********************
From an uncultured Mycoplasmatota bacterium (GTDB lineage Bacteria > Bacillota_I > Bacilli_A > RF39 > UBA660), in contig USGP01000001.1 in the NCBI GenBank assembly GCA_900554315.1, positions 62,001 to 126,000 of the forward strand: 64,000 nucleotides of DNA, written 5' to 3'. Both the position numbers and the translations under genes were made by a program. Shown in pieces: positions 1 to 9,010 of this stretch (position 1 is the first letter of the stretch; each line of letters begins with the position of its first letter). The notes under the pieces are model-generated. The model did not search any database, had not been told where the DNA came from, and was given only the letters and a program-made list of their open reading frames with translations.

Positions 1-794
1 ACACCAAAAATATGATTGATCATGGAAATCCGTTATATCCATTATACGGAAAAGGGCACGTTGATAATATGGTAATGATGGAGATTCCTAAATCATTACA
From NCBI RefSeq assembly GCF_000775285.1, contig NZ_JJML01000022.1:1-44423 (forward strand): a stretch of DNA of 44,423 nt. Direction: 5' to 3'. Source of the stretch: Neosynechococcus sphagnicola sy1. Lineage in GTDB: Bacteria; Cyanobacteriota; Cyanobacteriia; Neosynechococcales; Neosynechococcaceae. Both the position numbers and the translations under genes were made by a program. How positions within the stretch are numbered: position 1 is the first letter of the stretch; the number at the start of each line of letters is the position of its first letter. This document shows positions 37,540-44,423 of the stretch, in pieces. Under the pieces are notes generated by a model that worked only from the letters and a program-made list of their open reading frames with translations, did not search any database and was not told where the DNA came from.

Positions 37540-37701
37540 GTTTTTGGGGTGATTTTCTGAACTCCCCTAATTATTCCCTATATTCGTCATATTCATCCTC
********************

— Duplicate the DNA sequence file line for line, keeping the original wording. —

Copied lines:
From an uncultured Mycoplasmatota bacterium (GTDB lineage Bacteria > Bacillota_I > Bacilli_A > RF39 > UBA660), in contig USGP01000001.1 in the NCBI GenBank assembly GCA_900554315.1, positions 62,001 to 126,000 of the forward strand: 64,000 nucleotides of DNA, written 5' to 3'. Both the position numbers and the translations under genes were made by a program. Shown in pieces: positions 1 to 9,010 of this stretch (position 1 is the first letter of the stretch; each line of letters begins with the position of its first letter). The notes under the pieces are model-generated. The model did not search any database, had not been told where the DNA came from, and was given only the letters and a program-made list of their open reading frames with translations.

Positions 1-794
1 ACACCAAAAATATGATTGATCATGGAAATCCGTTATATCCATTATACGGAAAAGGGCACGTTGATAATATGGTAATGATGGAGATTCCTAAATCATTACA
From NCBI RefSeq assembly GCF_000775285.1, contig NZ_JJML01000022.1:1-44423 (forward strand): a stretch of DNA of 44,423 nt. Direction: 5' to 3'. Source of the stretch: Neosynechococcus sphagnicola sy1. Lineage in GTDB: Bacteria; Cyanobacteriota; Cyanobacteriia; Neosynechococcales; Neosynechococcaceae. Both the position numbers and the translations under genes were made by a program. How positions within the stretch are numbered: position 1 is the first letter of the stretch; the number at the start of each line of letters is the position of its first letter. This document shows positions 37,540-44,423 of the stretch, in pieces. Under the pieces are notes generated by a model that worked only from the letters and a program-made list of their open reading frames with translations, did not search any database and was not told where the DNA came from.

Positions 37540-37701
37540 GTTTTTGGGGTGATTTTCTGAACTCCCCTAATTATTCCCTATATTCGTCATATTCATCCTC